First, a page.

How would you describe the difficulty of this road to another rider?

The classification of paved roads – freeway, highway, county road, city street, etc – tells a motorcyclists a lot about the nature of any particular road and aids tremendously when selecting a route.  Similarly, dual sport riders need a classification for non-paved roads.  I propose the following rating system for establishing the relative difficulty of non-paved roads for travel by adventure and dual sport motorcycles.  Using this classification will help dual sport and adventure riders select roads and routes most suitable for the riders level of skill and the capabilities of the motorcycle.

Class 1: Improved dirt, gravel, etc.  Passable by any motorcycle capable of off-pavement travel.

  Examples of class 1 roads include:

Old Maverick Road, Big Bend National Park, Texas
Salt Branch Road, Mason County, Texas
Old Junction Road, Kimble County, Texas
CR 350 (best DS road outside of Big Bend), Edwards County, Texas
Hackberry Road, Real County, Texas

Class 2: Poorly maintained dirt, gravel, etc.  Rocks, sand, mud holes, ruts, inclines, water crossings, or other similar obstacles make this road difficult for larger, heavier adventure motorcycles and requires some rough terrain riding skills.

  Example of class 2 roads include:

Road to Batopilas, Copper Canyon, Mexico
Northern end of Pinto Canyon Road, Big Bend region, Texas
River Road, Big Bend National Park, Texas
Sandy Creek Road, Llano County, Texas
Bullhead Road (connects RR3235 to RR 2631), Real County, Texas

Class 3: Rugged, unmaintained dirt, gravel, etc. roads.  Significant obstacles such as moderate sized rocks, deep sand, deep or long mud sections, deep & wide water crossings, and/or steep inclines with loose terrain & tentative traction make this road/trail extremely difficult for large adventure bikes and very challenging for large dual sport motorcycles such as 650cc thumpers.  Advanced rough terrain / off-road riding skills advised.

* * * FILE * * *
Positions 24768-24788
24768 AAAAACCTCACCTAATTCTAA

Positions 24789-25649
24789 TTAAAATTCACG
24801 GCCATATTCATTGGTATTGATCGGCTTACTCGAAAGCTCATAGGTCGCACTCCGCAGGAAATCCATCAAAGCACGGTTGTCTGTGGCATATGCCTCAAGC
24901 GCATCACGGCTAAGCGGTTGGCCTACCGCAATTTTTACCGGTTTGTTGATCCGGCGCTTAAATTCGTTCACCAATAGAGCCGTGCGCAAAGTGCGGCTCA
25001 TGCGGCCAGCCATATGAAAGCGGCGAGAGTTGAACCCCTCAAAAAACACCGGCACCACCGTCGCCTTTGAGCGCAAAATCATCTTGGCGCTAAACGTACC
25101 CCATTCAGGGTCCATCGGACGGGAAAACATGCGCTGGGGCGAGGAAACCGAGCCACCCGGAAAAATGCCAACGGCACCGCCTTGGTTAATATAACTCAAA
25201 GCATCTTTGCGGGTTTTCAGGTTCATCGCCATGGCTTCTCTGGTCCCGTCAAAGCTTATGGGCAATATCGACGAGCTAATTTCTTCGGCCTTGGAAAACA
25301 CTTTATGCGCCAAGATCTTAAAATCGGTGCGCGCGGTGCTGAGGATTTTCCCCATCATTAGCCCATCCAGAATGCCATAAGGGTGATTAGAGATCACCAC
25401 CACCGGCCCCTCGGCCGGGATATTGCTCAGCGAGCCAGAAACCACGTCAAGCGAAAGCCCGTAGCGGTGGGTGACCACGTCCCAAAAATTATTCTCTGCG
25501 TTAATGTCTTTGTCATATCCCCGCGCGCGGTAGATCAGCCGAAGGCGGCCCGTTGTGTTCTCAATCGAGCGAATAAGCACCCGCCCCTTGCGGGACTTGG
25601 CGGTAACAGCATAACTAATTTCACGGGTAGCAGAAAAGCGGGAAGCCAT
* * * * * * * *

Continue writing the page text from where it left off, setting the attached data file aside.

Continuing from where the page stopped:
Examples of class 3 roads include:

Middle section of Kent Creek Ranch road, Real County, Texas

Class 4: Extremely rugged road that contains highly challenging obstacles such as steep drop-offs, deep & fast moving water crossings, very steep inclines with loose surface, boulders, deep & long mud sections, downed trees, and deep & long sand sections.  Generally not passable by large adventure bikes, extremely difficult for large dual sport motorcycles such as 650cc thumpers, and very challenging for smaller dual sport / trail bikes.  Should be attempted only by those with significant rough terrain / off-road riding skills and experience.

 

This rating system does not include trails or single tracks.  It is for the classification of roads only.

How to use the rating system

The purpose of the rating system is to give adventure / dual sport riders an established standard for classifying roads.  This system will help riders select roads that are appropriate for their skills, motorcycle capabilities, and desires.

1.  Roads are classified according to the most difficult section of that road.  Classifications should not be “averaged”; instead, classifications should indicate the most difficult section a rider will encounter along that road.  For example, the James River road in Mason County, Texas is a class 1 road with the exception of a class 2 water crossing.   The entire road is, therefore, a class 2 road, even though the majority of the road fits in class 1.  The single class 2 river crossing means the road must be classified overall as class 2.

2.  In addition to giving a road a class rating, when possible give a description of the obstacles found along that road.  For example:

The James River Road is a class 2 due to a single class 2 water crossing that is about 12 inches deep and extremely slick and treacherous with algae.  The remainder of the road is all class 1.
“Kent Creek Road is a class 3 road about 5 miles in length.  The class 3 section consists of about 1 mile of travel in a creek bed consisting of large, loose rocks.  Navigation is particularly difficult due to road being overgrown and difficult to distinguish from other, private roads that intersect Kent Creek Road.  The remainder of the road consists of both class 1 and 2 sections.”